D.Trap for Cinderella (see also The Lady in the Car With Glasses and a Gun, A Very Long Engagement, The Passion of Women). Being the earnest fan of Sebastien Japrisot, I still don’t find my reason why. Is that a breathtaking story? Or bright female characters and ability to show them from the inside, astonishing for a man? Or subtle unostentatious touch of style? I still don’t know what does make me read Japrisot again and again.

E.Lord of the Rings Any comments needed? I wish the movie (the beautiful, stunning, most perfect LOTR movie possible I have seen some 20 times altogether) was never made!!!! I wish it was never turned to such a Disneyland, I wish we, Tolkien nerds, could keep our little secret of Middle-Earth existence.

May 20, 2005  
Blogger Ms. Cuckoo said...

BTW, I wonder if any of these books you mentioned would help me like America? The more I read about it, the less I like it. And it's not my preconception, not at all.

May 20, 2005  
Blogger torporific said...

Thanks for your contribution, Chased. To answer your question, probably not, but I don't know. For me, I love America more when her warts are not exposed.

I own 100 years of solitude, but I've never finished it. I guess I am not into magical realism. Perhaps I should give it another try.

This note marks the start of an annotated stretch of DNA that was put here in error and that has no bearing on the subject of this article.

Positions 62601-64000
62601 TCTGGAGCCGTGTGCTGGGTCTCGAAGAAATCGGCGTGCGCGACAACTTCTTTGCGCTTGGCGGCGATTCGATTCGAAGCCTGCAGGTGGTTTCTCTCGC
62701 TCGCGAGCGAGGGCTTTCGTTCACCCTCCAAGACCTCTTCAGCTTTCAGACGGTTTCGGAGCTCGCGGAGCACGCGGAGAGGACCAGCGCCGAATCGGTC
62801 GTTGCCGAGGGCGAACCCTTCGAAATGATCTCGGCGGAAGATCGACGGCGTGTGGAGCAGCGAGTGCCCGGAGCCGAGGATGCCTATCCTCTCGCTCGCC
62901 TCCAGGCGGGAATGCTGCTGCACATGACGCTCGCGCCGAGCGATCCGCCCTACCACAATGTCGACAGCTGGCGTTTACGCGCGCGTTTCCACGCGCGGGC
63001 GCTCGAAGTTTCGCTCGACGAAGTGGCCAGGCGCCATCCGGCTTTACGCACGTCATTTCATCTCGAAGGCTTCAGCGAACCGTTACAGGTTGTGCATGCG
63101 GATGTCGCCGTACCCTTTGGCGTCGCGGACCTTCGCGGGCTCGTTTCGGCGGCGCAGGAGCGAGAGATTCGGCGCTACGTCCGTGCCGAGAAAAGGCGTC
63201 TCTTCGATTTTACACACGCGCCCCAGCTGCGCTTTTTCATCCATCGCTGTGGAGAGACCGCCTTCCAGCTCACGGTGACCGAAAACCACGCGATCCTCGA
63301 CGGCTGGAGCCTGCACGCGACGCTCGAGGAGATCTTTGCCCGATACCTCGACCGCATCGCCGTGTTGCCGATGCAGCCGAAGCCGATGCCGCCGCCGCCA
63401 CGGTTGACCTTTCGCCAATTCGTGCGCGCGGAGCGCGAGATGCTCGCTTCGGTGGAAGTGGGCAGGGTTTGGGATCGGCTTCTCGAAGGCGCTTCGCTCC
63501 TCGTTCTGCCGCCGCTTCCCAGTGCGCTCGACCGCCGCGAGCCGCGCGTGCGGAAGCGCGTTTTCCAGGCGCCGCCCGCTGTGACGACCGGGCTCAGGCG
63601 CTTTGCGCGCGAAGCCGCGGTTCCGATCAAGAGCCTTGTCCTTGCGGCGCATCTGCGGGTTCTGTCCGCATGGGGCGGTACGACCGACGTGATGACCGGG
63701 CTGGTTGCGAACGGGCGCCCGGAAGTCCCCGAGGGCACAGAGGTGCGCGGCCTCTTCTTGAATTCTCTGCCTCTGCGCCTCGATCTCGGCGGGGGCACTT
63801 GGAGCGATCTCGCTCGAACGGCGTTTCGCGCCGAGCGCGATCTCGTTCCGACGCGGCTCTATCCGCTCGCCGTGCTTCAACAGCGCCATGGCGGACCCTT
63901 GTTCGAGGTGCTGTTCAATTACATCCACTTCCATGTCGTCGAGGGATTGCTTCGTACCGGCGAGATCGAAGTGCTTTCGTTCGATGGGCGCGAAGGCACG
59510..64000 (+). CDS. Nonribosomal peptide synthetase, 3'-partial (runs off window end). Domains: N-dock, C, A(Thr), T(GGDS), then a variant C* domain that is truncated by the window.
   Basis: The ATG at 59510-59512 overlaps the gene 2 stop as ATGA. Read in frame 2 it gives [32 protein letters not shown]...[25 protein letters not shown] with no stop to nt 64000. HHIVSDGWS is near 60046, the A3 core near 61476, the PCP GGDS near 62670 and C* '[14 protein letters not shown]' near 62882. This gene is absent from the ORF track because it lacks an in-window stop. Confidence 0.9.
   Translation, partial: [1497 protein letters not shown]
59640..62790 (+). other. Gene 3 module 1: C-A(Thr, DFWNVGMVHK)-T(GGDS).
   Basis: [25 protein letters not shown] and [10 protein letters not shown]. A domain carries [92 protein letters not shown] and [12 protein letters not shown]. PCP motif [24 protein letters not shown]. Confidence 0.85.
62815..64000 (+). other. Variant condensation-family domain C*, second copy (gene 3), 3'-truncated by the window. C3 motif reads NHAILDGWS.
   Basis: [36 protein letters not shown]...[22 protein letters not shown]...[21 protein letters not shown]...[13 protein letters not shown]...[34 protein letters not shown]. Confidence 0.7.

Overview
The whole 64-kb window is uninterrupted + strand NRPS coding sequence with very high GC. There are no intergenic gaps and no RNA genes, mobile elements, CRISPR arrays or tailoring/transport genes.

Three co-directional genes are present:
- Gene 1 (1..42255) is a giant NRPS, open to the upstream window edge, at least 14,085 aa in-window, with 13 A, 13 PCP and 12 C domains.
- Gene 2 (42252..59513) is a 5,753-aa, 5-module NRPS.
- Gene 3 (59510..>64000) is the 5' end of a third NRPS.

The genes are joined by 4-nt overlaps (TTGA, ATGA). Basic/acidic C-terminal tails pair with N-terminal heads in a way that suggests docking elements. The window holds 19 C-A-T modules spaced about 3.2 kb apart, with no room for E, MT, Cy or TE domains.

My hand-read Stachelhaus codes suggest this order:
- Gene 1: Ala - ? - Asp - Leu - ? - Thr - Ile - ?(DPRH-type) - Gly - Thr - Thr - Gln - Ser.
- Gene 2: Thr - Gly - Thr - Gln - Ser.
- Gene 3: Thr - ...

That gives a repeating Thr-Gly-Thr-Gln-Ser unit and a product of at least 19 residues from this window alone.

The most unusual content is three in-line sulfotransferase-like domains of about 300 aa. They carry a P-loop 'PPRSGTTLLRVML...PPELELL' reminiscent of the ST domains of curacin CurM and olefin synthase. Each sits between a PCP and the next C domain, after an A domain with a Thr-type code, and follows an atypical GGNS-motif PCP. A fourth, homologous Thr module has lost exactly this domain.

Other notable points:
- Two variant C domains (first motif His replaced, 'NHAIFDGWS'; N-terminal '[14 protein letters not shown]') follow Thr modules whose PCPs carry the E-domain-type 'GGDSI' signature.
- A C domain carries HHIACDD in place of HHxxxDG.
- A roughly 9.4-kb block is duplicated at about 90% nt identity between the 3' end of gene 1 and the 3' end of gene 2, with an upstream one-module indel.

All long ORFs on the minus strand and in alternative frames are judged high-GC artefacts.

May 20, 2005  
Blogger Ms. Cuckoo said...

That's diff for you about America. You don't have top learn to like it, you ARE one, it's IN you. But for me it's like something I can and want to get but just approch from the wrong side or something. It took me 10 years to love Depeche Mode for instance. For long long time I felt like it's a good thing I should learn to hear and love but I couldn't, but one day it just opened for me.

Same is with America. It's not like I hate it. I see the good sides of it. I can see its culture and I like it, but it feels like it doesnt turn its face to me. And it pisses me off! That's why I'm trying to find an agent to help me out.

Magical realism is the thing many of us don't need. I respect this opinion a lot, I would even say - I try to avoid those who like it in real life cause they all are weirdos. And I hate weirdos. But you may never know a charm until somebody guides you through it. You never know, do you?

May 20, 2005